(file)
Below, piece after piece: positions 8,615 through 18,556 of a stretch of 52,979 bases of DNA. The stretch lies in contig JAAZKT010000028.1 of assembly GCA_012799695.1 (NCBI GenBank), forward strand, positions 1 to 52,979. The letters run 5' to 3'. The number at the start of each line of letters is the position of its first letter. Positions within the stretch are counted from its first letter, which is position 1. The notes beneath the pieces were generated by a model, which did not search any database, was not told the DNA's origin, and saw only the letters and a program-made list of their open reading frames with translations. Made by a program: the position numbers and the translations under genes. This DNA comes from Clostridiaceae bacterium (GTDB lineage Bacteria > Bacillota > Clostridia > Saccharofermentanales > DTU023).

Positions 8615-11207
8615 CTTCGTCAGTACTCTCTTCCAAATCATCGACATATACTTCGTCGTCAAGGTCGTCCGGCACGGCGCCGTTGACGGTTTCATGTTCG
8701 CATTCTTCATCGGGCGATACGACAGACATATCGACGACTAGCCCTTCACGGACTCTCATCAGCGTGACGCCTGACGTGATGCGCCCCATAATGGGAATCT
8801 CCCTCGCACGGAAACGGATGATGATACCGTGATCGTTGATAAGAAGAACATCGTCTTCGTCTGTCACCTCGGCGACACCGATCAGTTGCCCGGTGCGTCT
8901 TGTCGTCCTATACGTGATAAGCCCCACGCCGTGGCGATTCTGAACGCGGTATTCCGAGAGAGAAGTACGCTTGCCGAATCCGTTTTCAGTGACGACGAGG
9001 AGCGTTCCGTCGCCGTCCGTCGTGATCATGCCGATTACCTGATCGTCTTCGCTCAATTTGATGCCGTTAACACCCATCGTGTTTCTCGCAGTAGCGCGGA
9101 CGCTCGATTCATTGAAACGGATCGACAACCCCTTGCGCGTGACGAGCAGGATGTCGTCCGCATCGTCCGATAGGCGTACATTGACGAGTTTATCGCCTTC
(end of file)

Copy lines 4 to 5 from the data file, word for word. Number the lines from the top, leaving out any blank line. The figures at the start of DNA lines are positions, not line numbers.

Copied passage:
8701 CATTCTTCATCGGGCGATACGACAGACATATCGACGACTAGCCCTTCACGGACTCTCATCAGCGTGACGCCTGACGTGATGCGCCCCATAATGGGAATCT
8801 CCCTCGCACGGAAACGGATGATGATACCGTGATCGTTGATAAGAAGAACATCGTCTTCGTCTGTCACCTCGGCGACACCGATCAGTTGCCCGGTGCGTCT